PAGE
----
What struck us about Jennifer’s story was
Quality of life, relationships, co-location and parenting (personal)
Publishing and tension between research and teaching (work experience)
Departmental/institutional politics and academic identity (career thinking)
What struck us about Nellie’s story was
Work-life balance and separation from family in post-PhD position (personal)
Advancing her research profile and managing in a toxic department in position (work experience)
Job seeking during the degree and dealing with re-appointment in her post (career thinking)
Nellie began her Master’s in North America when her children were approaching their teens and were more independent. While raising them, she had done volunteer work. She continued on to a PhD when her supervisor suggested it and hoped for a position in a research-intensive university. She joined the Canadian study in her fourth year of the degree and graduated when she was 48.
Onova, a North American in her mid-30s, was finishing a two-year post-doc when she joined this study in 2011. Onova had completed her PhD in 2008, and had done doctoral work in order to increase her knowledge of the field and pursue intellectual interests. Following her post-doc, Onova secured a pre-tenure position in which she received major grants and worked on putting down roots in the community.
What struck us about Onova’s story was:
• New partner; building a home (personal)
• Receiving major grants; desire to see students progress; problematic students (work experience)
• Consistent work towards tenure; confidence (career thinking)
What struck us about PhD’s story was:
Marriage, commitment to exercise and trying to maintain a work-life balance (personal)
Issues acquiring grant funding, commitment to teaching & supervision, Promising Young Scientist Award (work experience)
Academic career goals and receiving tenure (career thinking)
PhD, in his early thirties, completed his PhD in 2006 in Canada, and was in a pre-tenure position at a North American university when he joined this study in 2010. PhD had completed two post-doc contracts in two different universities before joining the study. He his partner worked as a researcher in his lab, and helped him to work towards a good work-life balance, a constant struggle. He was granted tenure during his seventh year after graduating, and looked forward to his first sabbatical.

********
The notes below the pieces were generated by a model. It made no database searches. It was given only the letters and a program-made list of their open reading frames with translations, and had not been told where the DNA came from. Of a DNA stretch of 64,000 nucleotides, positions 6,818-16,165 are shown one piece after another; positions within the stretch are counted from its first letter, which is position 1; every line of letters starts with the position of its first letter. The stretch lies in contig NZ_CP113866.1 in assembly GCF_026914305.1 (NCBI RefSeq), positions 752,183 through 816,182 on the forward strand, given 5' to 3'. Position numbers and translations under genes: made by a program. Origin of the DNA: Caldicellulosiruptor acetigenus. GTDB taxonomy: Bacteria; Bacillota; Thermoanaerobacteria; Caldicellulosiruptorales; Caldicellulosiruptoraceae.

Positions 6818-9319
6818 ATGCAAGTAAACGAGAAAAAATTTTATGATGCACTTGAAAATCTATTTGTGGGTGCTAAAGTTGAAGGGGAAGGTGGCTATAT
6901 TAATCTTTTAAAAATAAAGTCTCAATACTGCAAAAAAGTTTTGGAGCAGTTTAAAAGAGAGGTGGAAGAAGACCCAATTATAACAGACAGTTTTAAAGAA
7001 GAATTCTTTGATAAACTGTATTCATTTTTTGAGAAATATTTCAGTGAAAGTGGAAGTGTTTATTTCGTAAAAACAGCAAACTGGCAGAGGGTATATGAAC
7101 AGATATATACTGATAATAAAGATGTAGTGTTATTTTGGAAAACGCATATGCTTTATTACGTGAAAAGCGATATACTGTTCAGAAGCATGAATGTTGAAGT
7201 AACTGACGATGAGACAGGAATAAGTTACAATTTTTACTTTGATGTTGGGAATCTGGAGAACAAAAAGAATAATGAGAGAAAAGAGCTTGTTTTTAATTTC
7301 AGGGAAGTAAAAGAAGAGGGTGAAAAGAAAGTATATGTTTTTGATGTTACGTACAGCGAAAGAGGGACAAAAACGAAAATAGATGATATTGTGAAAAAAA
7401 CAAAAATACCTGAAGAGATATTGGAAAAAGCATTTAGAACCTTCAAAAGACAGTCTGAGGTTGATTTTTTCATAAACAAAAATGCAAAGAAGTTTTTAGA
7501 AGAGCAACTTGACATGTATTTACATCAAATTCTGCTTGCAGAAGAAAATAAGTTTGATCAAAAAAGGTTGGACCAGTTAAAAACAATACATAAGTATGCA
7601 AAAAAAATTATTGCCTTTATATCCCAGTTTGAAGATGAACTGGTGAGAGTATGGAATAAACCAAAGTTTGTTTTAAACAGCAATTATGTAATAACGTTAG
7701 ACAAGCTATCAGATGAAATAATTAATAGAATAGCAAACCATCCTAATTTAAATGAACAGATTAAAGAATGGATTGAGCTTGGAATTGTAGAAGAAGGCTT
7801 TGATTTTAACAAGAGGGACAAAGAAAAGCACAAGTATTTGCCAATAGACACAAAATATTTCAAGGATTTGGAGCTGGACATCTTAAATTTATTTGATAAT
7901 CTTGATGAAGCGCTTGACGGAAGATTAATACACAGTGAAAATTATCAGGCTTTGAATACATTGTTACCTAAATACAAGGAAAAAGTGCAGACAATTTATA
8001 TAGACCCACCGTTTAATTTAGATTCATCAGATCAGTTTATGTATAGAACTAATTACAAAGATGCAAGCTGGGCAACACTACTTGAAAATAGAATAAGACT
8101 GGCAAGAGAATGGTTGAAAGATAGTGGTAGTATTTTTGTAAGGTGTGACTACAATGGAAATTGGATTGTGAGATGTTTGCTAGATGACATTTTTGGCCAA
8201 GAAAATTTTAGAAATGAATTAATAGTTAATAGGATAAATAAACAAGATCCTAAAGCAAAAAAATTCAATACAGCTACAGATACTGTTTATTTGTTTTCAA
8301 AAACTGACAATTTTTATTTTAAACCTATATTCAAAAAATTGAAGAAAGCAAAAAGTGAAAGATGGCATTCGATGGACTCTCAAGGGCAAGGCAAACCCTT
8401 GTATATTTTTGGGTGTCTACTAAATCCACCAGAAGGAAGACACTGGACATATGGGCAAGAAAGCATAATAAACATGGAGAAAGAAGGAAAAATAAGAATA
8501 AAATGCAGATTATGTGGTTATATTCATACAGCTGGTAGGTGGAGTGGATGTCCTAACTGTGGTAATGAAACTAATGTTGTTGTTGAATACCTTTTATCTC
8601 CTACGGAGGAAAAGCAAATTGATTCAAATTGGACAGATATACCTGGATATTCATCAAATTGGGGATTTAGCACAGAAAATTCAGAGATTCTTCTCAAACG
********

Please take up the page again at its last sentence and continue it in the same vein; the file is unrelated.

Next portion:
Regina worked professionally in North America before moving away from a close-knit family to do her Master’s and there met her partner. After her Master’s, she got a national fellowship to do a PhD and though she could have gone anywhere to do the degree she stayed in the university where she was, given her partner and her circle of friends. She imagined a research-teaching position afterwards. She joined the Canadian study in the 3rd year of the degree and graduated when she was 30.
What struck us about Regina’s story was
Career and work decisions made around children (personal)
Learning institutional ropes during the degree and networking extensively beyond the institution in her post-PhD position (work experience)
Negotiating time for her own research and building competitive profile slowly but consistently (career thinking)
Sophia, a European in her mid thirties, was working as an environmental consultant when she began the PhD, and was in a pre-tenure position at a North American university when she joined this study. Sophia was involved in publications, teaching, and grant applications, and was hoping to stay in North America. Sophia was married with one child, and welcomed a second child during her fourth year of participation in this study.
What struck us about Sophia’s story was:
Balancing childcare and partner’s work schedule (personal)
Receiving large grants (work experience)
Finding position with partner; consistent desire to stay in academia (career thinking)
Storm, an international student in her mid-thirties, was a certified physician in her native country and immigrated to Canada following her partner before beginning the PhD in 2009. Storm chose to pursue doctoral study because she hoped to be a researcher and a physician. When she joined this study, she had completed her comprehensives, dissertation proposal, data collection, and analysis. Storm was married to another academic, and finished writing her dissertation in Australia, where she temporarily relocated due to her partner’s job. She and her partner accepted research-teaching positions at a UK university following Storm’s PhD.
Trudi, age 36 on joining the UK study, came from Australasia and had migrated to work in a professional position. Later she returned to study, completing her Master’s and then a PhD when aged 33. Her partner remained overseas due to his work commitments. When she joined the study Trudi was working in a researcher post in a university research institute; she was interested in pursuing an academic career, yet was concerned about job insecurity. By the end of the study she had secured a permanent academic position; however, she had become less certain about the academy as a long-term career.
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Researcher Identity Development (2020).